Watkins has been operating the CAStor-enabled archive for nearly six months now. He said he had added a second product from Caringo, a File System Gateway, that provides access to data via SMB/CIFS for those users who want file system access to the content addressed storage rather than using HTTP.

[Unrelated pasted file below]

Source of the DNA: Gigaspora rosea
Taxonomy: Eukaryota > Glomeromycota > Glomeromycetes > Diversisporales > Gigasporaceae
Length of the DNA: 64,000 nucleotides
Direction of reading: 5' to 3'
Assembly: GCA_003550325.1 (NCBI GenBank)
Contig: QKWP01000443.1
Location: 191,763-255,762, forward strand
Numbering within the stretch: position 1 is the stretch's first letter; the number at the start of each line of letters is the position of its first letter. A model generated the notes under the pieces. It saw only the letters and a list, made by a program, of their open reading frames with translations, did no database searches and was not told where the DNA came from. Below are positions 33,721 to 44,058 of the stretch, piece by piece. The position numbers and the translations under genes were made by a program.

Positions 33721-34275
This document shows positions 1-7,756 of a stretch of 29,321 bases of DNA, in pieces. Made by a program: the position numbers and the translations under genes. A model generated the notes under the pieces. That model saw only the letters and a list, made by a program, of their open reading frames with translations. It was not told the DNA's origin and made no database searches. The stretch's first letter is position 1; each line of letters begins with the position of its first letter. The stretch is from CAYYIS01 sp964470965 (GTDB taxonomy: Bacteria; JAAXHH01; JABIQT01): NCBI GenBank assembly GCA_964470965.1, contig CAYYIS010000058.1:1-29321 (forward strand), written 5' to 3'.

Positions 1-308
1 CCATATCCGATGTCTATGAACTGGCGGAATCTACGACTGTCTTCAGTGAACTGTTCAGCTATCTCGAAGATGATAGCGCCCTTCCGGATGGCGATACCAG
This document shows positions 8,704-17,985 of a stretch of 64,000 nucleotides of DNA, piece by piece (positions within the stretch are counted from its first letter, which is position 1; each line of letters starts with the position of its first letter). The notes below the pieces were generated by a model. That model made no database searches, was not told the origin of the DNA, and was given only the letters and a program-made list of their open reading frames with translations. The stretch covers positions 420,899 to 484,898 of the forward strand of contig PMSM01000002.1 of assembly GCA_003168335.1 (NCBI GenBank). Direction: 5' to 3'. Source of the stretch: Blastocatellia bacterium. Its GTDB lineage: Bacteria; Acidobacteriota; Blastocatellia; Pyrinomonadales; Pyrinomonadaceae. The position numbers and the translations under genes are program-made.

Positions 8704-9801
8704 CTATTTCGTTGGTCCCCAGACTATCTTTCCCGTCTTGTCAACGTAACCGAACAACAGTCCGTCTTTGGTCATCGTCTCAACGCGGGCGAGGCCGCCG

Solving the issues of scalability, reliability, and performance enable CIDR to remain focused on its primary goal: obtaining a better understanding of the genetics behind complex diseases. For Caringo, a relative newcomer in the still proprietary and stovepiped world of storage, CIDR is among the first of a growing number of customers who need content addressable storage technology that will work with any storage target. Their goal, to establish CAS as a data management enabler in a hardware agnostic manner, has been realized in an elegant and affordable software-only solution.